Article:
Quick Splits

Discussion in 'General Beekeeping' started by sqkcrk, Jun 10, 2011.

  1. sqkcrk

    sqkcrk New Member

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    I got 100 queens a week ago today. I also had 10 pallets of really strong colonies, 40 hives. And I had 10 empty pallets.

    So, instead of spending alot of time looking for queens or shaking bees off of brood and sticking an excluder between the deeps, I handled it another way.

    I moved the 10 pallets of bees to another yard and split them onto the empty pallets. I set out 10 pallets of two story hives w/ an empty pallet in front of each. Then I took the top box of the hive closest to the empty and moved it to the empty pallet and put the bottom box on the other space in line w/ the first. These are 4way pallets. Then I took the top box from the remaining hive on the original pallet and put it down on the pallet wherte the first hive had been. So on and son on until 40 became 80.

    Then I put covers on the ones w/out and went home.

    I figured by moving them from one yd to the next, that that would keep them from drifting back to where they came from.

    After leaving them alone for 48 hours I went back, yesterday and went thru the splits looking for signs of queenrightness and queenlessness, so I would know where to put my caged queens.

    Quite often I would hear the queenless roar, and I would still look to be sure. Trust, but verify. Other times I would see the queen and know that there wasn't one in the other half. Still others I would find Emergency Queen Cells just started and know I could use a queen there too. Those I would destroy the EQCs first and then add the Queen.

    It all went pretty well. Conditions were good enuf that I could work w/out veil or gloves. Not much of a nectar flow on. Nothing shaking out of the combs.

    These queens were in JZsBZs Queen Cages. I like them for the ease of being able to stick them down between two frames pretty easily. What I don't like is the candy plug. I'm used to digging out some of the candy, in wooden cages, and sticking a nail thru the candy. You can't do that w/ JZsBZs Cages or most of the time you will end up puishing the plug into the cage. So I just left the candy plug alone.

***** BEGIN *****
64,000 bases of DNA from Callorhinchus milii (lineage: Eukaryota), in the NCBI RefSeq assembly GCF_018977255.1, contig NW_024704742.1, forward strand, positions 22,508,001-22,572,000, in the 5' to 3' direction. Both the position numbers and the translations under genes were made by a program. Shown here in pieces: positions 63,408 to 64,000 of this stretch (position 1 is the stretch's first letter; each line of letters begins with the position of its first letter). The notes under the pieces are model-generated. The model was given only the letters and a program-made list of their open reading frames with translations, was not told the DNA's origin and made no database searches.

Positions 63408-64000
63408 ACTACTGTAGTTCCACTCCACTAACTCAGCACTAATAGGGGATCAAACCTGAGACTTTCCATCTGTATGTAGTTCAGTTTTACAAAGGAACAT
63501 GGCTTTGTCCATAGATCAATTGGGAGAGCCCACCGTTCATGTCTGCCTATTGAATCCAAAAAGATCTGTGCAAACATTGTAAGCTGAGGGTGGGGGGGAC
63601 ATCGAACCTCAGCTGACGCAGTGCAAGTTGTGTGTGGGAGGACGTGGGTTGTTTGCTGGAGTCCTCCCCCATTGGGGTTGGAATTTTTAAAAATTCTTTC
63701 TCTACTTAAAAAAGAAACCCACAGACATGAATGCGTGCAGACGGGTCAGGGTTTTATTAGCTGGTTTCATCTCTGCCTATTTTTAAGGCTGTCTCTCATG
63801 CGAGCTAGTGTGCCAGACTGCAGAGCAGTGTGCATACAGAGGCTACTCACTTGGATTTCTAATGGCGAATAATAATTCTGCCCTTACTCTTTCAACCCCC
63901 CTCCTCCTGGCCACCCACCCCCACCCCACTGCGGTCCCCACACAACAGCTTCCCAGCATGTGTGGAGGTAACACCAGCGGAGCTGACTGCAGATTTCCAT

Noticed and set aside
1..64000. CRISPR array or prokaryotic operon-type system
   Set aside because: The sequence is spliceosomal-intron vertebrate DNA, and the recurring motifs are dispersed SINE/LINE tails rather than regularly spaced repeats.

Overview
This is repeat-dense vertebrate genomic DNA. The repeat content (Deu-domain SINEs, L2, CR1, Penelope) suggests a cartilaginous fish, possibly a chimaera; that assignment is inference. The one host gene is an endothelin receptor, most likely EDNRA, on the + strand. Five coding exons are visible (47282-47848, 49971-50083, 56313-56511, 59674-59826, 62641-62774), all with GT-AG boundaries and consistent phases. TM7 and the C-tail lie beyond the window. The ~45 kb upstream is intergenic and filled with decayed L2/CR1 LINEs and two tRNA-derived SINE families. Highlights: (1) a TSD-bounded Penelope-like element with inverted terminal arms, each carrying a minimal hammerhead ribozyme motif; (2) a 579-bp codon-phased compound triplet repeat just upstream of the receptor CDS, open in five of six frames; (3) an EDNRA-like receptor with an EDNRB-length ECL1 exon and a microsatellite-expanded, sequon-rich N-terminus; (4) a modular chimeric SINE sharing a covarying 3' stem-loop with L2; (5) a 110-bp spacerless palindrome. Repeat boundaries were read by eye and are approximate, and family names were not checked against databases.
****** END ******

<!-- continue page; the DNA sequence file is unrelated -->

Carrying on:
When I was splitting, 2.5 days ago now, there was an empty hive next to a strong hive. so I split the strong hive and then split it again into the deadout. Then I stuck the candy plug end of 4 queen cages, w/ queens of course, between the frames so the cage was sticking up above the frames and worked the rest of the yard. I couldn't tell the difference in how the bees treated the queens. Maybe they hadn't been w/out their queen long enuf.

    I left those queens there. They were released when I got back yesterday. So, it doesn't take long to eat out the candy plug, when they want to.

    Better stop now. C ya.
     
  2. PerryBee

    PerryBee New Member

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    It is great to hear how some folks have been able to work efficiency into their systems, whether through necessity or innovation. It helps those following avoid mistakes and/or save time. Thanks Mark.
     

  3. sqkcrk

    sqkcrk New Member

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    As long as it works, of course. I'll be checking them next week, a week from now. Those w/ queen cells rejected their queen.
     
  4. tecumseh

    tecumseh New Member

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    Mark writes:
    I'm used to digging out some of the candy, in wooden cages, and sticking a nail thru the candy.

    tecumseh:
    it is probable in the candy. I have no problem in piercing the candy used by BWeaver in those JZ cages with a nail. the stuff I make up here (for catching some of my own stuff and almost always for my own use) is sometimes more like rock candy and you ain't gettin' no nail thru that stuff. I also got to check those later since the candy can be a bit of a challange for the girls to chew thru.

    interesting approach and thanks for the full description.
     
  5. sqkcrk

    sqkcrk New Member

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  6. Iddee

    Iddee New Member

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    Nice chunk of knowledge there, Mark. Thanks for the post.